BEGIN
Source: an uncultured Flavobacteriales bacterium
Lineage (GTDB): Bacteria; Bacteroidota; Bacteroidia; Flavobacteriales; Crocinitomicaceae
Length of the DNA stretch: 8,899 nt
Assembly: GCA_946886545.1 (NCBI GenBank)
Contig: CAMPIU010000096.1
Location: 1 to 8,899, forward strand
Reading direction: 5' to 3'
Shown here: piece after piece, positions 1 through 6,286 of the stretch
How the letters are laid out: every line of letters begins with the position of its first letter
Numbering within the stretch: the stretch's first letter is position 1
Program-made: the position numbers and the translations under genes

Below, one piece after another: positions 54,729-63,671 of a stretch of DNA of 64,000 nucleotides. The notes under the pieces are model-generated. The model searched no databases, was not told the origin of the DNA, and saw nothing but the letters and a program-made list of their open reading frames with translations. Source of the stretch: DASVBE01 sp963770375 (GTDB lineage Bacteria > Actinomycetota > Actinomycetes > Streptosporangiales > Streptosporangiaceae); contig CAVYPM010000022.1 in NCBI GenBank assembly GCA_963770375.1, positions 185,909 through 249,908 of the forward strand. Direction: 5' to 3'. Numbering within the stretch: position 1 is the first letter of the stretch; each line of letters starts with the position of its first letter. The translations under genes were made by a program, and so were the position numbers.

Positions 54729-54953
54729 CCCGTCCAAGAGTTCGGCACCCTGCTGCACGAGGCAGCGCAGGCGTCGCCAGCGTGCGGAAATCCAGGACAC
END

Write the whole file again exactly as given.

Source: an uncultured Flavobacteriales bacterium
Lineage (GTDB): Bacteria; Bacteroidota; Bacteroidia; Flavobacteriales; Crocinitomicaceae
Length of the DNA stretch: 8,899 nt
Assembly: GCA_946886545.1 (NCBI GenBank)
Contig: CAMPIU010000096.1
Location: 1 to 8,899, forward strand
Reading direction: 5' to 3'
Shown here: piece after piece, positions 1 through 6,286 of the stretch
How the letters are laid out: every line of letters begins with the position of its first letter
Numbering within the stretch: the stretch's first letter is position 1
Program-made: the position numbers and the translations under genes

Below, one piece after another: positions 54,729-63,671 of a stretch of DNA of 64,000 nucleotides. The notes under the pieces are model-generated. The model searched no databases, was not told the origin of the DNA, and saw nothing but the letters and a program-made list of their open reading frames with translations. Source of the stretch: DASVBE01 sp963770375 (GTDB lineage Bacteria > Actinomycetota > Actinomycetes > Streptosporangiales > Streptosporangiaceae); contig CAVYPM010000022.1 in NCBI GenBank assembly GCA_963770375.1, positions 185,909 through 249,908 of the forward strand. Direction: 5' to 3'. Numbering within the stretch: position 1 is the first letter of the stretch; each line of letters starts with the position of its first letter. The translations under genes were made by a program, and so were the position numbers.

Positions 54729-54953
54729 CCCGTCCAAGAGTTCGGCACCCTGCTGCACGAGGCAGCGCAGGCGTCGCCAGCGTGCGGAAATCCAGGACAC